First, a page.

Berlin Strikes: Miami quarterback Brock Berlin made plays when he needed to against NC State on Saturday night. The Hurricanes entered with a terrific gameplan, choosing to max protect for Berlin and only send two or three receivers out on routes. This gave Berlin more time facing NC State's tough pass rush as Miami gambled that their receivers would be able to get open against the Wolfpack's secondary. They were right, and the end result was a five touchdown performance by Berlin that tied the Miami single-game record. He finished the day completing just 15 of 30 passes, but his ability to make the big play in the clutch was critical for the Hurricanes. Berlin won the game for Miami with his strong play.

Turnovers Get Tiring: Another game passes and once again NC State loses the turnover battle. The Wolfpack had four turnovers on Saturday, with all four coming in the first half. Only one of the turnovers resulted in points for Miami, as Bobby Washington's fumble led to a Berlin 27-yard touchdown pass to Roscoe Parrish. However, what the turnovers did do was take potential points away from NC State, particularly the fumble by T.A. McLendon, but that will be discussed later. There's going to be a game where NC State actually wins the turnover battle... at least I think so.

Devin Hester returns opening kick for a touchdown

Not so Special Teams: Note to future Miami opponents: avoid #4 Devin Hester, he's pretty good. Hester took the opening kickoff 106 yards for a touchdown, and basically took the air out of Carter-Finley stadium. He's a dynamic player and can impact the game in so many ways.

Perhaps an even bigger special teams play came in the first half with NC State leading 17-14. The Wolfpack held Miami and appeared to force a punt on fourth-and-five from their own 40-yard line. Lining up in punt block formation, NC State was burned by a terrific fake punt that led to a Miami first down and an eventual touchdown. That play was HUGE for Miami.

Another special teams error occured following that touchdown when freshman Bobby Washington fumbled the kickoff, and it was recovered by Miami. The Hurricanes converted just one play later for another touchdown and in the blink of an eye a 17-14 NC State lead evaporated into a 28-17 Hurricane advantage.

Special teams will be crucial next week and NC State has to win the kicking game against Clemson.

Those Three Drives Hurt: Three drives in the first half really burned NC State, as they entered Miami's 35-yard line all three times but came away with zero points. On the first drive with NC State trailing 14-10, Jay Davis was intercepted on third down from Miami's 34-yard line. Replays showed that it was a bad call, and if it had been ruled an incompletion the Wolfpack could have attempted a 51-yard field goal or chose to go for it on 4th and 5.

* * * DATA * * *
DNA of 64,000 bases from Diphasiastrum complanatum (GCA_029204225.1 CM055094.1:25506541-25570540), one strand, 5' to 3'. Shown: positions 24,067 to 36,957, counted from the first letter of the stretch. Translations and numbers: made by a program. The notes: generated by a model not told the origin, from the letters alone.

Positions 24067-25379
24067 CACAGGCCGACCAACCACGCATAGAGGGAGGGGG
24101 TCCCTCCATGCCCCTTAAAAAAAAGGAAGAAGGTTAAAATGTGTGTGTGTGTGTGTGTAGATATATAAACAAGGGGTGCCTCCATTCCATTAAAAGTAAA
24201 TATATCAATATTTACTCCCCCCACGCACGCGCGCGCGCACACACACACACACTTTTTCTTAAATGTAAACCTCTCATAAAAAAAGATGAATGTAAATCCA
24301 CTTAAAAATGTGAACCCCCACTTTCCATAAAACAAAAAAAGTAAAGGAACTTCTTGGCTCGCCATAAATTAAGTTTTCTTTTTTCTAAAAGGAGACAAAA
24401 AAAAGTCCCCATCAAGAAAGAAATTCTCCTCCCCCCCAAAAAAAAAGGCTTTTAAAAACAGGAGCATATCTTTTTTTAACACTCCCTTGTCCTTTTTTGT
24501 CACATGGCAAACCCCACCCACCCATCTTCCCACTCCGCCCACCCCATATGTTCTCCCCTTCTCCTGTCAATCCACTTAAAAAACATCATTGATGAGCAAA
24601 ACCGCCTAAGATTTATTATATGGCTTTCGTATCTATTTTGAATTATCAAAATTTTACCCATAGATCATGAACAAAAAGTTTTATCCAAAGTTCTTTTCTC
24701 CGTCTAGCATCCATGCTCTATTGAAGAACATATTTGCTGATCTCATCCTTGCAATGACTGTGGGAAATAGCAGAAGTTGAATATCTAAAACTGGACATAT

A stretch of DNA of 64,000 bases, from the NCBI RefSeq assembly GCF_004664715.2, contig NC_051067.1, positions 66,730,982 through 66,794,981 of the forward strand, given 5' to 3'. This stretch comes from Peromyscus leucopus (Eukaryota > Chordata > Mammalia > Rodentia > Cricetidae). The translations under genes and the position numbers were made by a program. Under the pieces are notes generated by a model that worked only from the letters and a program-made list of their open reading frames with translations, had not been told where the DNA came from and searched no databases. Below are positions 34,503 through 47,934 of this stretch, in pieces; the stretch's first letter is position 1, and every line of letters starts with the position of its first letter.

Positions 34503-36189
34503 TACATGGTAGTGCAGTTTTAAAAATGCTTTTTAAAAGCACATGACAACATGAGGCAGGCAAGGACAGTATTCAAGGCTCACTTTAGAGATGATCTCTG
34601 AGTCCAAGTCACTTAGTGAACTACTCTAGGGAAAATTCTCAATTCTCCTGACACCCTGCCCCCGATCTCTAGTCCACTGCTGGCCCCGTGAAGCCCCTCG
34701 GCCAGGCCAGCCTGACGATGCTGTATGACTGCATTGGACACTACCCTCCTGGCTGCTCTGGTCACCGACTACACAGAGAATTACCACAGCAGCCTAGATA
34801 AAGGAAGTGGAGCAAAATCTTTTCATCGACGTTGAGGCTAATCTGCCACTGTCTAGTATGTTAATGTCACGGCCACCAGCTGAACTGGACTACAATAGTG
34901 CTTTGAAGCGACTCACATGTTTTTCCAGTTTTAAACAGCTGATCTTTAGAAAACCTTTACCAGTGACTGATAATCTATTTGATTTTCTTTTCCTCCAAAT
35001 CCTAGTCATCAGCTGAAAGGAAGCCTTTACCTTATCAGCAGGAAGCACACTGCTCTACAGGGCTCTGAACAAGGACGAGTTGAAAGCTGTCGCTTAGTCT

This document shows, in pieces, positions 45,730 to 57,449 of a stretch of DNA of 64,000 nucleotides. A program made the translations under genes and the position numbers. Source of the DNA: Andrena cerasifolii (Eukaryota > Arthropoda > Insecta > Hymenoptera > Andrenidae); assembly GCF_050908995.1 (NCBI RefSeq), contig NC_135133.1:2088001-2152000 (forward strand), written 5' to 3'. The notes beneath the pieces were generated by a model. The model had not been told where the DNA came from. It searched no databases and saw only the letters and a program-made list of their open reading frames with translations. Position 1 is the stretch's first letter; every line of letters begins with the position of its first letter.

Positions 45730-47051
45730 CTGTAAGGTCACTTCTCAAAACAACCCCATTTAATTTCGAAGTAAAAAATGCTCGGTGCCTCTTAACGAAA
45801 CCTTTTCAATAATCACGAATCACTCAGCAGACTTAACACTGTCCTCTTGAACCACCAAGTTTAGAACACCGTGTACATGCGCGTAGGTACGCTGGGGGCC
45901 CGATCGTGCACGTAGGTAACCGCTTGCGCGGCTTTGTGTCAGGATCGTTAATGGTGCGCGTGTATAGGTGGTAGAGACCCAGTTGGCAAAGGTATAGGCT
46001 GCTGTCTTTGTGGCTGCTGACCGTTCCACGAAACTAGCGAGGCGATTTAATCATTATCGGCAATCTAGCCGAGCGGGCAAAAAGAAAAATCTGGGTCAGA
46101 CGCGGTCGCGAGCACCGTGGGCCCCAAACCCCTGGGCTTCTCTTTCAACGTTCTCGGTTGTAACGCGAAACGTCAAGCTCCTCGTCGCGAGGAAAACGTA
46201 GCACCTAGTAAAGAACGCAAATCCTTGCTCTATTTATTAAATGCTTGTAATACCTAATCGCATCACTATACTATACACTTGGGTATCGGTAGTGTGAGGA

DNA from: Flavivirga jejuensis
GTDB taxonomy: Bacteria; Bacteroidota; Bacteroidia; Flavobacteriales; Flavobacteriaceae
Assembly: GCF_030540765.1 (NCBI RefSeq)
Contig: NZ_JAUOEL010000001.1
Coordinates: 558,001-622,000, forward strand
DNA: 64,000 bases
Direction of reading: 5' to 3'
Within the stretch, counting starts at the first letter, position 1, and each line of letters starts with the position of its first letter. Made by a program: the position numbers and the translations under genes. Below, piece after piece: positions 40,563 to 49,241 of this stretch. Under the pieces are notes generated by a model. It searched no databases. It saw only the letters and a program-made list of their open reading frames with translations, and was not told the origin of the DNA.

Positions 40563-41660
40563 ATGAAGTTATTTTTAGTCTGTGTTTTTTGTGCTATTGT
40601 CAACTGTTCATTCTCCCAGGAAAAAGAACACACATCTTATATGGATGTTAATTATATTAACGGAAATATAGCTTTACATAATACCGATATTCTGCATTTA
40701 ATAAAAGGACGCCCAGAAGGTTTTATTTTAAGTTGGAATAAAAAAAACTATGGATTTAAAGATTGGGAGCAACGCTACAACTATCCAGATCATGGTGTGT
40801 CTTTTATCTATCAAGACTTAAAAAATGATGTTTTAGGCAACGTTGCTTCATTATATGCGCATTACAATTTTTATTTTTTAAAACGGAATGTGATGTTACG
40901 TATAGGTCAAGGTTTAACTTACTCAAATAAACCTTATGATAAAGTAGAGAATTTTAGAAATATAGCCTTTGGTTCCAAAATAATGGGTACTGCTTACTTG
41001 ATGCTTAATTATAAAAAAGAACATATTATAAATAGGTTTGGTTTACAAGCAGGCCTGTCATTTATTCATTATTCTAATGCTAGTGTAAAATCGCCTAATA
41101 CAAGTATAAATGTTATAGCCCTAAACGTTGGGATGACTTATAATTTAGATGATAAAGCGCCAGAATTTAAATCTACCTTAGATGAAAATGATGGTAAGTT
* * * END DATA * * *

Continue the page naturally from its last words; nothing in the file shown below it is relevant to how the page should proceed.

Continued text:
On their very next possession following a blocked punt, T.A. McLendon broke loose into the Hurricane secondary from the 33-yard line, rushing all the way to the three when Miami safety Brandon Merriweather stripped the ball away from McLendon. The ball rolled through the endzone, resulting in a touchback and Miami's ball at the 20-yard line. That play was critical, as McLendon was yards away from giving the Wolfpack a 17-14 lead and plenty of momentum.

Later in the half and trailing 28-17, NC State drove 49 yards to the Miami 31-yard line where they faced a huge fourth down and two. The Wolfpack chose to run a quarterback draw with Marcus Stone and came up a yard shy of the first down. They could have attempted a 48-yard field goal with John Deraney, but gambled and went for the first down.

Those three drives, deep into Miami territory, yielded zero points for NC State and played a major role in the loss.

Injuries, Injuries, and More Injuries: Another game, and another offensive lineman goes down. After losing Jed Paulsen against North Carolina and playing without Chris Colmer against Maryland, the Wolfpack may now have to play without right tackle Derek Morris for an extended period of time. Morris left the game in the third quarter with a high ankle sprain, and it's likely he'll miss an extended period of time. Center Leroy Harris also left the game with an injury, but he did return and should play against Clemson. Young players like Jon Holt, James Newby, and Luke Lathan need to be ready to go in the upcoming weeks when they are called on to perform.

Third-Downs Won It: What could be the biggest factor in Saturday's game was third-down conversions. Miami converted on 8 of 17 chances while the Wolfpack managed to pick up first downs on just 2 of 14 chances. It seemed like on every third down Berlin would make a play to keep Miami's drive alive. NC State has to do a better job on third down when they travel down to Death Valley.

More Yellow Spotted: Penalties again haunted NC State, with the Wolfpack being flagged 10 times for 95 yards on Saturday. It's been a problem all year and still is for NC State. All these penalties do is keep drives going, take away big plays, and increase the hidden yardage that NC State coach Chuck Amato stresses. Those things aren't important... are they?